Q&A: NU alum Danny Ginzburg discusses plant research, Gates Cambridge Scholarship


Photo courtesy of Northwestern Now

Danny Ginzburg, the recipient of the Gates Cambridge Scholarship. Ginzburg is studying plant circadian biology and plant adaptations in the prestigious PhD program.

Jack Austin, Senior Staffer

Danny Ginzburg (Weinberg ‘13) has received the prestigious Gates Cambridge Scholarship for his environmental research.

The scholarship, which has less than a 2% acceptance rate, is a full-cost award to obtain a postgraduate degree in any subject at the University of Cambridge. It is given to those who use their scholarly work to improve people’s lives. 

Ginzburg, who has worked in several labs over the years including the Carnegie Institution for Science, is using the scholarship to study plant adaptation and resilience, which he described as an honor.

The Daily spoke with Ginzburg about the scholarship and his scientific research. 

This interview has been lightly edited for clarity and brevity. 

The Daily:  How did you first get into environmental studies? 

Ginzburg: (I was) interested in 21st-century energy systems and sustainable urban design. I identified agriculture as being at the center of a lot of sectors of society — an intersection that could have a lot of potential impact on addressing issues related to sustainability, to urban design, to public health. That, combined with my interest in biology and natural sciences, led me down that path.

The Daily: What does it mean to you to receive the Gates Cambridge Scholarship? 

Ginzburg: Receiving the scholarship is an incredible privilege. It is literally life-changing in the sense that, without it, I likely would not have come to Cambridge. A lot of responsibility comes from being a Gates scholar, as we are called to always maintain a focus on how our research can improve the lives of others. I feel incredibly fortunate to be among such incredibly accomplished and passionate peers with a huge potential to bring more light into the world.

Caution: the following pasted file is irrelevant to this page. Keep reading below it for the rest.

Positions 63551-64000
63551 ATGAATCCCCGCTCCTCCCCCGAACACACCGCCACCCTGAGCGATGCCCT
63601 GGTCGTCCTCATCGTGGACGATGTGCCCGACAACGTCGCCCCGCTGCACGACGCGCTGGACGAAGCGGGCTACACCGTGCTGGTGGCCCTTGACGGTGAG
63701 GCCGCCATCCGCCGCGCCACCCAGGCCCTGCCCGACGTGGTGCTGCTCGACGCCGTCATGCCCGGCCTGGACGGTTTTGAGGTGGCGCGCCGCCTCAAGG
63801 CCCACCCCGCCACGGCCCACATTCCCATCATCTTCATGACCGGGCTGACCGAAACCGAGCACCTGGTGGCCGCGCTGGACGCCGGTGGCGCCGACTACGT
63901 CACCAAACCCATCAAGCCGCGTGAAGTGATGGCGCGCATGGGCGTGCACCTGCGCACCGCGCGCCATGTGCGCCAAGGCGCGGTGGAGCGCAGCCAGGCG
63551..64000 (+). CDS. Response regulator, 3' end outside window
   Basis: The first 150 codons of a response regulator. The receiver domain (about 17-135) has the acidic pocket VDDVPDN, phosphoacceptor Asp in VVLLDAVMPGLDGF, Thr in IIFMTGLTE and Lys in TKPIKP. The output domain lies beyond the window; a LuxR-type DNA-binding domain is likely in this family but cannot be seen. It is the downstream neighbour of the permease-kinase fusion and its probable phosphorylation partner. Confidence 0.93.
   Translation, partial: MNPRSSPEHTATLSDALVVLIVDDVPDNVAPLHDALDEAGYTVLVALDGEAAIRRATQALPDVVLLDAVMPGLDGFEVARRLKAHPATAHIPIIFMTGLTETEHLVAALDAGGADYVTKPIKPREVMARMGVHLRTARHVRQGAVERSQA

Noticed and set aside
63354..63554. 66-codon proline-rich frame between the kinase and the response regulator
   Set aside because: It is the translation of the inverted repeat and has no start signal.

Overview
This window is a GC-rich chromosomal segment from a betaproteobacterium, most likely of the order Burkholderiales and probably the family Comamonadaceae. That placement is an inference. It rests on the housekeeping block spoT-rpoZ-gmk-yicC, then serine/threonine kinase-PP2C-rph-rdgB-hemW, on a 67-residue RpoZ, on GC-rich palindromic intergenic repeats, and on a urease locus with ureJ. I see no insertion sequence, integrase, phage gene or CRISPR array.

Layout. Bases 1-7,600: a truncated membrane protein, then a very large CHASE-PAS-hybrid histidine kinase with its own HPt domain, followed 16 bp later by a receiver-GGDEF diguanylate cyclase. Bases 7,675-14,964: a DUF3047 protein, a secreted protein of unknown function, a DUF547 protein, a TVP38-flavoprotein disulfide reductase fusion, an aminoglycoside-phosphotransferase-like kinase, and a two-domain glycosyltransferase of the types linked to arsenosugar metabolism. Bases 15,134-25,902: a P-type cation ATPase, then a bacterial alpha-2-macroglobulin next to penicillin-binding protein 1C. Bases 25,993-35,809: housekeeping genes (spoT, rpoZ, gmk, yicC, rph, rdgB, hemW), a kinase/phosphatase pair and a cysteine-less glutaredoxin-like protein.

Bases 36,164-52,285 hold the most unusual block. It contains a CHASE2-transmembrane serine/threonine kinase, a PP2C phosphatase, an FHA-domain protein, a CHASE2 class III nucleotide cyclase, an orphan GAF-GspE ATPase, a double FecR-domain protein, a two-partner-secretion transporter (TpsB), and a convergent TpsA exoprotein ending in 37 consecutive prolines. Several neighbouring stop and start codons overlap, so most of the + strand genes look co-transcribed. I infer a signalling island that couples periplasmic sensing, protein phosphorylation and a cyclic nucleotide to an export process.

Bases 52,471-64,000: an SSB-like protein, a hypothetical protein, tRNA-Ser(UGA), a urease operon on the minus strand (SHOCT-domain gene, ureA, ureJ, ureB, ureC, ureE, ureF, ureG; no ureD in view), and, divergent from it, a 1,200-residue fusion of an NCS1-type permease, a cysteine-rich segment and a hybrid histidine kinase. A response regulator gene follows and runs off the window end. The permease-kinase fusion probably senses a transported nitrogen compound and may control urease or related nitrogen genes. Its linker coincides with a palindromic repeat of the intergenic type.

The Daily: What research are you working on at Cambridge? What are your goals? 

Ginzburg: My research as a Ph.D. student is centered around the idea of developing novel agricultural practices explicitly informed by plant circadian biology. Plant circadian rhythms are responsible for much of plant growth and development. They allow plants to adapt to new and often challenging environments. By utilizing modern biological engineering approaches, I will investigate how modifications to the plant circadian clock can improve crop production and agricultural sustainability.

Agriculture needs to continue to improve in terms of yield and resource efficiency to meet the needs of a growing population and a fragile global climate. I can only hope to make a small contribution to this effort.

The Daily: Does climate change factor into your research? 

Ginzburg: Not directly. But almost all of my peers would say that the research that we’re doing is imperative. Because of the stresses imposed upon the natural environment and society from climate change, in our own bits of research we tried to come up with bits of information to figure out how to make plants more resilient, how to grow them bigger or better or faster while kind of minimizing (negative effects from climate change). 

The Daily: What should the everyday person take away from your work? 

Ginzburg: Plants are incredible organisms. They’re rooted in place. And, because of that, they have come up with some really amazing and diverse ways of evolving and adapting to sometimes incredibly harsh climates. They produce chemical compounds to help protect themselves. Many of those compounds have been known for many years but are now being recognized for their medicinal properties in terms of reducing tumors and anti-aging compounds. The natural world is ripe with, essentially, medicine and other ways of protecting itself that we can potentially use and engineer to make ourselves healthier, which I think is pretty incredible.

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